I did get in contact with the company that I bought the package from and they agreed to ship 2 queens as long as I would cover the postage, and they are being overnighted so I should know if they arrive safely by tomorrow (else I'm out almost the cost of another package...and in hindsight maybe I should have just went that route...who knows) ...I'm still learning alot but it's the hard way....

    For future reference, what is the best method to transport queens so that they arrive safely?

  5. #5
    Join Date
    Feb 2005
    Location
    Tucson, Arizona, USA
    Posts
    5,408

    Default

    I would have tied a wire to each queen cage and hung them inside their respective packages, so the larger volume of bees could take proper care of them (kept them warm and well fed). Then they could have already begun the process of acceptance, too.
    48 years - 50 hives - TF
    Joseph Clemens -- Website Under Constructioni

  6. #6
    Join Date
    Jan 2009
    Location
    Bowling Green, Kentucky
    Posts
    419

    Default

    In my opinion I would use another supplier as they are making you responsible for paying for the freight on their dead queens. most places I have worked with would have covered that as they want a happy customer with return buisness.

  7. #7
    Join Date
    May 2007
    Location
    Grafton, NY, USA
    Posts
    190

    Default

    My school = school of hard knocks
    Motto: Live and learn


    Thanks everyone!

    Joseph, In hindsight, that sounds like the obvious answer...but....how would I have gotten it into the package without removing the can and bees escaping?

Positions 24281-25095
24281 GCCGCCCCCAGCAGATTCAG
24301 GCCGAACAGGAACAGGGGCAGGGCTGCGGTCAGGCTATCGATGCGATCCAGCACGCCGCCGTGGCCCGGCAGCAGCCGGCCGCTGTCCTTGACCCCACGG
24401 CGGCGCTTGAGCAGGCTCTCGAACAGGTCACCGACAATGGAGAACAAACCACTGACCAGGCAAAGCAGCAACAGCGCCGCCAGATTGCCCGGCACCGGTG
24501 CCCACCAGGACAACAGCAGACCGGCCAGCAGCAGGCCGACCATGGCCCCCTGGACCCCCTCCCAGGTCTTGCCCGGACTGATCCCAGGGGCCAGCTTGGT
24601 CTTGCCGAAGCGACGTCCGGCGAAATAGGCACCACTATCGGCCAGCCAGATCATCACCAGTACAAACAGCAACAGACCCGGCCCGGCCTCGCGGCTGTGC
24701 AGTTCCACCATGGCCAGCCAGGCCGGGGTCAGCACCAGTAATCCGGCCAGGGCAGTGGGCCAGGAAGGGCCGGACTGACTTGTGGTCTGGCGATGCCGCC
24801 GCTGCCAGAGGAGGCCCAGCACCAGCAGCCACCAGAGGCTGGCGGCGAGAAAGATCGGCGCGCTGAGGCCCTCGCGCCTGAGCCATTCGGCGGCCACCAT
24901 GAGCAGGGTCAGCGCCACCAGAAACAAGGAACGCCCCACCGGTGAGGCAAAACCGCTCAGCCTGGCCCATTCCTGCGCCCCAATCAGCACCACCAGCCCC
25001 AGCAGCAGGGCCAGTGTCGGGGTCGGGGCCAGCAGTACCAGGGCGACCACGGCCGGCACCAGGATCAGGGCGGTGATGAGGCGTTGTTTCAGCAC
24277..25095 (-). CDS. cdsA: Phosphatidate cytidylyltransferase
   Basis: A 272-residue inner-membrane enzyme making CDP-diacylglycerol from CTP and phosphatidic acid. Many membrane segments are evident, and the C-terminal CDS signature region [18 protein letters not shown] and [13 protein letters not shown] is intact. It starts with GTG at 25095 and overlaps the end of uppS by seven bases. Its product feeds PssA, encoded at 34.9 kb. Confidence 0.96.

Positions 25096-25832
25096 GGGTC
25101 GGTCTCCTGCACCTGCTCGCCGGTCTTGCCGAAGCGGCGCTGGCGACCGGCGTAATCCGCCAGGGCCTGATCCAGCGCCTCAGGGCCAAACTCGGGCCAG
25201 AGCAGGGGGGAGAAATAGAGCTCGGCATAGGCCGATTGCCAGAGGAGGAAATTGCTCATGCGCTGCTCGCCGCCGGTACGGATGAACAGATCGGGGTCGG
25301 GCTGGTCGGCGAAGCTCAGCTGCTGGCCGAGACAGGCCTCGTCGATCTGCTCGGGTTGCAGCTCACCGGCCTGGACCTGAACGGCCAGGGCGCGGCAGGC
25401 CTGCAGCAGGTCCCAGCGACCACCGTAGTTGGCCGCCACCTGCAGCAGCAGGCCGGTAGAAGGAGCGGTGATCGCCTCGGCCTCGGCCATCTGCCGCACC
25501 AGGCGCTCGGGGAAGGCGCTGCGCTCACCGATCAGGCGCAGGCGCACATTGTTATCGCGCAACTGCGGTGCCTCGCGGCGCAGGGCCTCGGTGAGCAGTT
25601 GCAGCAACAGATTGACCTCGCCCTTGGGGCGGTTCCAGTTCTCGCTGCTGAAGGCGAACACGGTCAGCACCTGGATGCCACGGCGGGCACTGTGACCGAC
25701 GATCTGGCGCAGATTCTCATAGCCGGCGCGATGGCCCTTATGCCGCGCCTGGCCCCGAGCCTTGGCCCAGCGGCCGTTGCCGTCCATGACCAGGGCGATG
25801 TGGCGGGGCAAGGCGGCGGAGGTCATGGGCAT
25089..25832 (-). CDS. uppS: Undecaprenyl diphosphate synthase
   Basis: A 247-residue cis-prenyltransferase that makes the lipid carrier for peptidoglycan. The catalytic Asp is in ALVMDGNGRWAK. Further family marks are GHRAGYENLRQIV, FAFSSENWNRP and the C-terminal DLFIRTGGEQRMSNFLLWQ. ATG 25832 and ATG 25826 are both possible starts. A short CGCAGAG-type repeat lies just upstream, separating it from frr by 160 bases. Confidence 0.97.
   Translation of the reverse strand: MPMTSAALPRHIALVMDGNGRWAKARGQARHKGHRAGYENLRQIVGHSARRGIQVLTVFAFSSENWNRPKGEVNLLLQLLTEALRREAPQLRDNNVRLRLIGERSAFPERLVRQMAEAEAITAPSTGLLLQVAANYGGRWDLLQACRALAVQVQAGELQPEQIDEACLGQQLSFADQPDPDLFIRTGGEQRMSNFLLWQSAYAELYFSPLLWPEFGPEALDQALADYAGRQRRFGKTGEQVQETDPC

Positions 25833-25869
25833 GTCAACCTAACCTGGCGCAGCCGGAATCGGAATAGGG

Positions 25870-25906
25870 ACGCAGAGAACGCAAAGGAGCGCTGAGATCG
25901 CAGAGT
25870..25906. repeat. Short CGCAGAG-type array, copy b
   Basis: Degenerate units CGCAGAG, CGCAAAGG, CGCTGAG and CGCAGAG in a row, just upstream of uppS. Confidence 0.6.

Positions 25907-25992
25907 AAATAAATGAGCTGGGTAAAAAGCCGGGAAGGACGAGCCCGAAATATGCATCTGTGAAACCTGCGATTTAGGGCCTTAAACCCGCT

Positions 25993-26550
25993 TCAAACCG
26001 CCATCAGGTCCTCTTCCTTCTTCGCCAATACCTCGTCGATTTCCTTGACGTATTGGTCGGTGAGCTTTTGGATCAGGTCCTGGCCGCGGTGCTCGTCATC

Slickbrightspear, Surprisingly, it was less than they quoted me and as long as they make it I'll be happy and can live with paying for shipping...actually I may have made the mistake by saying I would be willing to pay towards the shipping.

    When they arrived all but one of the attendants in the one cage were dead and that queen was still alive but appeared lethargic and the attendant that was left was pretty beat up...only had one antenae...but she was a trooper...when given a drop of water she immediately fed it to the queen and was busy grooming her....the second queen had 3 of 4 attendants still alive and seemed to be more active...I just hope that they both make it and are accepted...the one hive had released the dead queen and her attendant, while the other hive had not yet done so... The supplier suggested that I put the dead queens in the hives while waiting for the new ones,...I hope that was sound advice, else I'll be in need of a new queen(s) again still.... also ... I placed them into a deadout that I split in half...one has two mediums with lots of honey and the other is one deep with a super of undrawn mediums and a styrofoam hive top feeder that I am feeding 1:1 syrup note: I had taken out one of the medium frames from the other hive and placed it in the deep box next to the queen case. Should I remove the undrawn medium super for now or should it be OK to leave it on?